“I have four children myself that are 21 down to 13 so I have been through this with all of my kids,” Cain says. “As a parent I think you feel neglectful sometimes if you don’t get your kid into that extra training because some of the other people in the community are doing it and you get encouraged, especially if your kid plays a sport, to be more active and to participate more because the feeling in a community oftentimes is that the more you train the better you are going to be and the better your opportunities are. And I would tell parents that I think in some cases that’s exactly the opposite.”
Many professional players have voiced concerns about specializing too early, as well.
“There have been a couple of good studies recently where Major League Baseball players were surveyed and asked when would they let their kids start pitching or when would they let their kids start playing year-round baseball and most of them said they wouldn’t, or they would wait until high school,” Cain says. “So, I think the guys who are elite players realize that playing year-round doesn’t make you elite, it just leads to problems.”
SURGERY – IT’S A BIG DEAL
When a young athlete has surgery to repair a ligament, tendon or joint that’s a serious procedure.
And it’s accompanied with no guarantees once the child can return to action.
“I think there is a little bit of unrealistic expectations about surgical procedures in youth and adolescents,” Cain says. “We know that we can reconstruct a lot of these ligaments and fix a lot of the problems that happen at this age, but it’s a fix that gets them back into activities and into an active lifestyle. But that joint and that bone is forever changed and it won’t ever quite be the same as it was before surgery.”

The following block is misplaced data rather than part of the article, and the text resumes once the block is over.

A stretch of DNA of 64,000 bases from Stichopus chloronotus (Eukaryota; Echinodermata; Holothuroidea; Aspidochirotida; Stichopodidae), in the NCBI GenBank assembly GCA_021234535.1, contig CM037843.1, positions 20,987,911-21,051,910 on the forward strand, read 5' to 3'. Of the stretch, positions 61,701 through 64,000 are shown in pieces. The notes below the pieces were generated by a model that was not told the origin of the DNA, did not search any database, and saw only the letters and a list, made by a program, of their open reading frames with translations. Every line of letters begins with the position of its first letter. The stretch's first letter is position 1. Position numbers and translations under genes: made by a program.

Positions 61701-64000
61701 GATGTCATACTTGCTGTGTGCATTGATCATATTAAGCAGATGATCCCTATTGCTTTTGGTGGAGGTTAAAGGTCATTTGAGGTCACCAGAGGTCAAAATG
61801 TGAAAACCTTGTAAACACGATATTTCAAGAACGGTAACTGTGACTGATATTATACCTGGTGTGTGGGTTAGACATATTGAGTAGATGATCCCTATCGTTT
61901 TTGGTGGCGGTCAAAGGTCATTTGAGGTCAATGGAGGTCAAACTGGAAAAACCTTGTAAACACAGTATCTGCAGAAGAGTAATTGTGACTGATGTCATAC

IGNORE THE DATA AND CHILDREN SUFFER THE CONSEQUENCES
Cain and his mentor, the renowned Dr. James Andrews, began seeing these injury problems related to kids specializing in a sport nearly 20 years ago.
And they are disappointed that little has changed as parents continue to push one sport in pursuit of those coveted scholarships or hitting the lottery with a professional contract.
“It’s really kind of disheartening,” Cain says. “We really haven’t seen a lot of success yet.”
So, as the seasons and training sessions and year-round play blend together, young athletes will continue to be forced to the sidelines with injuries.
And many of those still-developing bodies will never be the same until parents realize that they are doing more harm than good to their child.
“I think the key message is that kids need to be allowed to be kids and to have fun and to have free play time and not be doing year-round instruction for any type of sport, no matter what the sport is,” Cain says. “If your child is playing more than eight months in any one sport – and that includes private instruction – I think you are at high risk for some kind of problem.”
A child’s first coach wields enormous influence and can be the difference between a child loving – or leaving – the sport. Just ask Prim Siripipat, whose love of tennis was forged by an incredibly supportive and caring coach
Jerry Jones learned many valuable lessons playing football, which fueled an incredible journey highlighted by being inducted into the Pro Football Hall of Fame this summer.